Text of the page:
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Disc brakes on road bikes...

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Disc brakes on road bikes...

17 Dec 2011 21:49

Velonews has a good article regarding disc brakes on road bikes. Seems carbon wheels (I know there was discussion about his here earlier) might help force the switch.

http://velonews.competitor.com/2011/12/bikes-and-tech/the-torqued-wrench-disc-brakes-coming-soon-to-a-drop-bar-near-you_200057
richwagmn
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17 Dec 2011 22:21

Yep, we did discuss before, been a while tho. D-brakes are coming to road as soon as the standards for rotor size and hub spacing are figured out. The biggest problem with carbon rims has been the braking performance, D-brakes solves that. Weight issue is zero, if riders are willing to take on the heft of a power metering system, D-brakes are a drop in the bucket in terms of total added weight.
User avatar RDV4ROUBAIX
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18 Dec 2011 00:01

Interesting read there, including the comments in the link. Seems like the spacing issues would be much easier to overcome for the front wheel. This might sound a bit crazy, but how about putting the disc on the front but keeping the rim brake on the rear? That might have helped poor Beloki in the 2003 Tour.
User avatar on3m@n@rmy
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18 Dec 2011 00:18

on3m@n@rmy wrote:Interesting read there, including the comments in the link. Seems like the spacing issues would be much easier to overcome for the front wheel. This might sound a bit crazy, but how about putting the disc on the front but keeping the rim brake on the rear? That might have helped poor Beloki in the 2003 Tour.


Yes, a few commenters suggested just that.

I wonder if a hydraulic system is really necessary. Do they not operate well with cables?
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18 Dec 2011 00:19

I'm sure we have a thread on this already. Some mod should find it :D
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User avatar ElChingon
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18 Dec 2011 05:43

richwagmn wrote:Yes, a few commenters suggested just that.

I wonder if a hydraulic system is really necessary. Do they not operate well with cables?


The general consensus is hydraulic systems are smaller/lighter than trying to do the same thing with cables.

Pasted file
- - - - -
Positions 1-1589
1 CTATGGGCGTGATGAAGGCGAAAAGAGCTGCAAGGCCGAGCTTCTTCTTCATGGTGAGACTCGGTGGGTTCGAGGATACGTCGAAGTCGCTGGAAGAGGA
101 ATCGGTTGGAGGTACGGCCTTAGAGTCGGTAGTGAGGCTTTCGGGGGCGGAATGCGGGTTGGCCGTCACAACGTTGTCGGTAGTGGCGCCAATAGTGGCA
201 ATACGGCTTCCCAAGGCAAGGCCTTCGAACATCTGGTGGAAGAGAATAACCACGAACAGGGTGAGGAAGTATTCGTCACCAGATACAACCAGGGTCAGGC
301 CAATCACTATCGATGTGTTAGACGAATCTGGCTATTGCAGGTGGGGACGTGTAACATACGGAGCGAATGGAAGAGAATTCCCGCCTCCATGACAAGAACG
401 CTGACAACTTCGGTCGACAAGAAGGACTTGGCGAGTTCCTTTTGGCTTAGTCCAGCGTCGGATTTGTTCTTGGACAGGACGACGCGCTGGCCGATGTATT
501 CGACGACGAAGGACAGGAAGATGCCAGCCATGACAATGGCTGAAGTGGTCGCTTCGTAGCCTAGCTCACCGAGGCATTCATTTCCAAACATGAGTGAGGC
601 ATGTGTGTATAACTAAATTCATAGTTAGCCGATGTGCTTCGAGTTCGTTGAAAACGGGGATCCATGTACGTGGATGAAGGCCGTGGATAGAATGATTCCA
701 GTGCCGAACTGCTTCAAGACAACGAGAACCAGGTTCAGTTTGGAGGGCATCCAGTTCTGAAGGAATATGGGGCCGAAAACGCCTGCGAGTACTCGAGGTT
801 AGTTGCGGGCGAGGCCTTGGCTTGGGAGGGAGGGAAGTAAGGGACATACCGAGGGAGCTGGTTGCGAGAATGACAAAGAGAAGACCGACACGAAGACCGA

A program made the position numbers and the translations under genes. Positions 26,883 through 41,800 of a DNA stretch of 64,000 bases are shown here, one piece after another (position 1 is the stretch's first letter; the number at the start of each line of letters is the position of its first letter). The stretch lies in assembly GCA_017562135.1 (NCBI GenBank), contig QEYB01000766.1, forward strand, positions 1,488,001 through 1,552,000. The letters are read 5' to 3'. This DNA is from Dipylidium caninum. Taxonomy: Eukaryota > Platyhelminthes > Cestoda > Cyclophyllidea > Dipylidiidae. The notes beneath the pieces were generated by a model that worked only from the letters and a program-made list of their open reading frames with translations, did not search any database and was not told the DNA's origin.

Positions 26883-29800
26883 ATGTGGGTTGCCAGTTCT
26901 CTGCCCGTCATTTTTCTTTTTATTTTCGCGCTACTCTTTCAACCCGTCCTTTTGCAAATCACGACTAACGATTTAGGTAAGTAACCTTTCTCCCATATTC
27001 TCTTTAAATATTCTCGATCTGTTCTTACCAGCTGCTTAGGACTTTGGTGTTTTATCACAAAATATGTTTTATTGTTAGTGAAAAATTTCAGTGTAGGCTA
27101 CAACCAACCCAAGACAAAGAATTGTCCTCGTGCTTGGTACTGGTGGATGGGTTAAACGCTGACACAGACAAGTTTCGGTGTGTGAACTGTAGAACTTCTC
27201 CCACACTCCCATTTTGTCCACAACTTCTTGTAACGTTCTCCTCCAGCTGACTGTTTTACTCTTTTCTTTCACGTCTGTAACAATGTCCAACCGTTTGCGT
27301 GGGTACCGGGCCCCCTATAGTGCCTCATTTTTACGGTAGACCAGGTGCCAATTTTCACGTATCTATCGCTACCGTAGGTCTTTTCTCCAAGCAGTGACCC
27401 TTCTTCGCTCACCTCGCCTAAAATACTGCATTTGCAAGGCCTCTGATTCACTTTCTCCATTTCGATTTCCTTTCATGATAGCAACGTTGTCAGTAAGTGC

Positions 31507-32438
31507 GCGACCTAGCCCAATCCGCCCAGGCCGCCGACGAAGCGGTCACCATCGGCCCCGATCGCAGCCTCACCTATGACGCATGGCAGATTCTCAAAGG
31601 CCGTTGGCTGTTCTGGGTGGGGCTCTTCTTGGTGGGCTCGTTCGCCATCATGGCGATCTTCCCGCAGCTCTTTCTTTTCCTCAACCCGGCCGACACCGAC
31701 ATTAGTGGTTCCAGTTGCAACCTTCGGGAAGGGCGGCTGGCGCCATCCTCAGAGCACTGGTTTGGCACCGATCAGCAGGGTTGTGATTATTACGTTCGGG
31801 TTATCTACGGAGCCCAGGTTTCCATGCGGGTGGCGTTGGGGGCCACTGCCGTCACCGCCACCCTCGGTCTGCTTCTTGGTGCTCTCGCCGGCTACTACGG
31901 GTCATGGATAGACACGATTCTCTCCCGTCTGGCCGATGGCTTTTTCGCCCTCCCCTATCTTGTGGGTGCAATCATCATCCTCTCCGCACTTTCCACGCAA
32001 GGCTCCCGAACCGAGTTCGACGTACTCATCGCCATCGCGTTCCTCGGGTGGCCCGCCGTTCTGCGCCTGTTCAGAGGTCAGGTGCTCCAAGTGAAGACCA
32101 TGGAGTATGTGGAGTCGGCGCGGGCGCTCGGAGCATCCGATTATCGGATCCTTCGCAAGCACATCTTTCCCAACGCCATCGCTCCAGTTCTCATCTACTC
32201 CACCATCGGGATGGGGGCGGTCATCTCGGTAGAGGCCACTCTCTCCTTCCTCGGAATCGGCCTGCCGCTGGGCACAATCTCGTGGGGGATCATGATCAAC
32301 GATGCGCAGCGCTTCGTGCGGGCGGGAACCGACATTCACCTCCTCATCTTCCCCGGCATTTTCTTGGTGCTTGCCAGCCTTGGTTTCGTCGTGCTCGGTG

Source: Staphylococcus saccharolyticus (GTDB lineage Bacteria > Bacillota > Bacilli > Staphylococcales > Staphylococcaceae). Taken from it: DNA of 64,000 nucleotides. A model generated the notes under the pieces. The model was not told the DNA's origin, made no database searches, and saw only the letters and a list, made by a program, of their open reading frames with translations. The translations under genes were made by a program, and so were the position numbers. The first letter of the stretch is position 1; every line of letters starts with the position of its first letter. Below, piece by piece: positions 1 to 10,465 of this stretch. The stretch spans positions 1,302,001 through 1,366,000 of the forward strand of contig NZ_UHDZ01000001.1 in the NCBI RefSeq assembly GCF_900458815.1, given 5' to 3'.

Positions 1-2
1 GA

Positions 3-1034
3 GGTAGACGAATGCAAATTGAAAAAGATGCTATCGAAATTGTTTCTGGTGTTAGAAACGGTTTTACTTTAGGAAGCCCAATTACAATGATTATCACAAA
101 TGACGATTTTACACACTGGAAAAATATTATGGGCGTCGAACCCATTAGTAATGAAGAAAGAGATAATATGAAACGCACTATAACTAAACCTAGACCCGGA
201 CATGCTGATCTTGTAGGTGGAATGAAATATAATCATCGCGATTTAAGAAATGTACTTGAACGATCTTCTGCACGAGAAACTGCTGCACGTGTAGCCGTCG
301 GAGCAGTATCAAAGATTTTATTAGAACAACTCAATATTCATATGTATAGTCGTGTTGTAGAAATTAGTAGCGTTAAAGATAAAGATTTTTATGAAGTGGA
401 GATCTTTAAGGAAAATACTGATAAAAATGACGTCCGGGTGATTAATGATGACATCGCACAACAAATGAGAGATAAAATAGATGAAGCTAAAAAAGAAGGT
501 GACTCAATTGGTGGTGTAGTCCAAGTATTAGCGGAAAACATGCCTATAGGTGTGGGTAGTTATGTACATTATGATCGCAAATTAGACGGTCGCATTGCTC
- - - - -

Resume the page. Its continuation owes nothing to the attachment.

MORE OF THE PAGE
I don't know how they could get the hydraulic stuff inside a brifter though. My guess is the cylinders will be inline somewhere for quite a while.
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18 Dec 2011 14:01

RDV4ROUBAIX wrote:Yep, we did discuss before, been a while tho. D-brakes are coming to road as soon as the standards for rotor size and hub spacing are figured out. The biggest problem with carbon rims has been the braking performance, D-brakes solves that. Weight issue is zero, if riders are willing to take on the heft of a power metering system, D-brakes are a drop in the bucket in terms of total added weight.


But of the road bikes sold in the US or anywhere else, how many have carbon wheels? Seems like a BIG change, to the forks, frames, hubs, levers, for a relatively small segment of the bicycle 'population'. Very marketing driven, or it will be.

I see real advantages for segments of bicycles. Cross, touring, MTB, tandems, not so much for that $1500 road bicycle with aluminum rims.
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18 Dec 2011 15:41

Bustedknuckle wrote:But of the road bikes sold in the US or anywhere else, how many have carbon wheels? Seems like a BIG change, to the forks, frames, hubs, levers, for a relatively small segment of the bicycle 'population'. Very marketing driven, or it will be.

I see real advantages for segments of bicycles. Cross, touring, MTB, tandems, not so much for that $1500 road bicycle with aluminum rims.


By removing the need for a wheel to also be a good brake surface, wheel materials and design can adapt to the mechanical side of holding a tire on the rim without also needing to dissipate heat and last long enough to not wear out from the brakes. By removing that 1 parameter in design manufacturers can explore other materials that would be lousy at friction or heat but might add strength to the wheel? Maybe the other result is cheaper. Plus the makers are not worked about the braking skill of their customers either.
Disk only wheels are more and more common amongst MTB riders and they are lighter for the design change.
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18 Dec 2011 16:31

on3m@n@rmy wrote:Interesting read there, including the comments in the link. Seems like the spacing issues would be much easier to overcome for the front wheel. This might sound a bit crazy, but how about putting the disc on the front but keeping the rim brake on the rear? That might have helped poor Beloki in the 2003 Tour.
It wouldn't have made a blind bit of difference to Beloki. His crash wear due to the tarmac melting not to his rims overheating.
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18 Dec 2011 16:46

ultimobici wrote:It wouldn't have made a blind bit of difference to Beloki. His crash wear due to the tarmac melting not to his rims overheating.


Yeah I knew the tarmac was hot and melting. But I never heard the final conclusion on why it happened. In the replays you could see the rear tubular coming off the rim, but I did not know if it was because of the tarmac causing the bike to fishtail or the rim glue getting too hot and melting. I was thinking maybe the latter.
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18 Dec 2011 16:59

on3m@n@rmy wrote:Yeah I knew the tarmac was hot and melting. But I never heard the final conclusion on why it happened. In the replays you could see the rear tubular coming off the rim, but I did not know if it was because of the tarmac causing the bike to fishtail or the rim glue getting too hot and melting. I was thinking maybe the latter.
That would fly if we were talking about an inexperienced rider who used his back brake to that extent. But we're talking about a professional so it's unlikely. With sticky tarmac the tyre wouldn't skid, instead it would catch and rip the tyre off the rim. Beloki was simply unlucky that he hit a wet/sticky patch of tar and Armstrong & co lucky they didn't.
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18 Dec 2011 17:07

Funny thing about disc brakes is that despite them being legal to race on in cross, not one top level european circuit rider is using them. Why is that?
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18 Dec 2011 19:16

Bustedknuckle wrote:But of the road bikes sold in the US or anywhere else, how many have carbon wheels? Seems like a BIG change, to the forks, frames, hubs, levers, for a relatively small segment of the bicycle 'population'. Very marketing driven, or it will be.